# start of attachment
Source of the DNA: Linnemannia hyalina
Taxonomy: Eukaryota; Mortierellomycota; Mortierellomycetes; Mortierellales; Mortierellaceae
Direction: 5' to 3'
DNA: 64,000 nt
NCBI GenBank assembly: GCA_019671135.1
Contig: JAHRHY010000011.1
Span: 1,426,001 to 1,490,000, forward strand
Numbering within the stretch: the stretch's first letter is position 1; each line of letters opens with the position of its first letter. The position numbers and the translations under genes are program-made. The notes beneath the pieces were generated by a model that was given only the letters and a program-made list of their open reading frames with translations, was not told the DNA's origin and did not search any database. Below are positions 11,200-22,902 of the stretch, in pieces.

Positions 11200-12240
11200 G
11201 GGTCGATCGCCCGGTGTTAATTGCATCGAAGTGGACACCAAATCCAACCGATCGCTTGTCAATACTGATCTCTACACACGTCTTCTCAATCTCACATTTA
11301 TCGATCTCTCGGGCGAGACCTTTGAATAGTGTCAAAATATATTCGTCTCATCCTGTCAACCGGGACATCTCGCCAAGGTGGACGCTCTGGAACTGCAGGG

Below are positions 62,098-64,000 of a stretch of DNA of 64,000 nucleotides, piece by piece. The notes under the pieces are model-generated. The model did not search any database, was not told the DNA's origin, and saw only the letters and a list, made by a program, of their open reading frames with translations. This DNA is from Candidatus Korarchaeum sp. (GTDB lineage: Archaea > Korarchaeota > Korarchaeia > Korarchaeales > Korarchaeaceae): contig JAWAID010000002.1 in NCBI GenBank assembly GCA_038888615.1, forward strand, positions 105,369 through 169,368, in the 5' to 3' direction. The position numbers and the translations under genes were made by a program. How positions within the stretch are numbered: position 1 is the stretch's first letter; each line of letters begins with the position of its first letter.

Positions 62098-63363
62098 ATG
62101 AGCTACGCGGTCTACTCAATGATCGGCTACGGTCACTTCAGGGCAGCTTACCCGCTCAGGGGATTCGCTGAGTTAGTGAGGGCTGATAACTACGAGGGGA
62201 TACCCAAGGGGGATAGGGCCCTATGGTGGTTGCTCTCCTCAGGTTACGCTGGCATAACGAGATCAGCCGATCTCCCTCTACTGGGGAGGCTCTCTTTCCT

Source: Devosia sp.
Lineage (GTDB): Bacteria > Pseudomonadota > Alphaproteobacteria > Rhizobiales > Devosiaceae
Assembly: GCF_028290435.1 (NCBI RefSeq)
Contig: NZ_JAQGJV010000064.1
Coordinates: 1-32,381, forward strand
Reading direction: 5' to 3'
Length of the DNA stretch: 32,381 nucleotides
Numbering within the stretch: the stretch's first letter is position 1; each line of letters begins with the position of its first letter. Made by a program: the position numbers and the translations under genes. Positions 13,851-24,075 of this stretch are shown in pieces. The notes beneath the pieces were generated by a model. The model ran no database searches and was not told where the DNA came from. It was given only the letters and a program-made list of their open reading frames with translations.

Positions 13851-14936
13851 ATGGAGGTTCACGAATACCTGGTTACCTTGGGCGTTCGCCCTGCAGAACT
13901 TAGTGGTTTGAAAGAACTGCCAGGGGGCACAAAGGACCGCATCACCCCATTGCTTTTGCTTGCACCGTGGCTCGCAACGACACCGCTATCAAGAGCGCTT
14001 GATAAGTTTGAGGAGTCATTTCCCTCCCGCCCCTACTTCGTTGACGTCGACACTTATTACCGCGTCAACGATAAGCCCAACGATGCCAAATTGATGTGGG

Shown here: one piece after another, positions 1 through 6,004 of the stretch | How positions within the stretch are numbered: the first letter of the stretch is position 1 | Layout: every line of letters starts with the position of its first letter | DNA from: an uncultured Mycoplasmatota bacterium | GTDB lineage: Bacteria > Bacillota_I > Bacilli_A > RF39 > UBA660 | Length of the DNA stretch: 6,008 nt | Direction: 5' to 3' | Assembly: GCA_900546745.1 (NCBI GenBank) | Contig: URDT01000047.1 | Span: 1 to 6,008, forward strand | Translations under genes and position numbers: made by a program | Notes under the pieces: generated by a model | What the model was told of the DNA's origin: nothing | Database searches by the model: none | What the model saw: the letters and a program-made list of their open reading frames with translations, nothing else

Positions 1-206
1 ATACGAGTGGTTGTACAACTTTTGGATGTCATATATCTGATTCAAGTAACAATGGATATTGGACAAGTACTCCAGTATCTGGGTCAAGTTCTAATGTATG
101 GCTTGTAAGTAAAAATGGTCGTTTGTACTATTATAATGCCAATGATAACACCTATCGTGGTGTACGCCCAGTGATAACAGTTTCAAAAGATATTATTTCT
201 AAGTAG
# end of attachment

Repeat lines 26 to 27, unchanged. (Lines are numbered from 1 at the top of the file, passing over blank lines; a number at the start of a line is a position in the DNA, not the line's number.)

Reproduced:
Positions 13851-14936
13851 ATGGAGGTTCACGAATACCTGGTTACCTTGGGCGTTCGCCCTGCAGAACT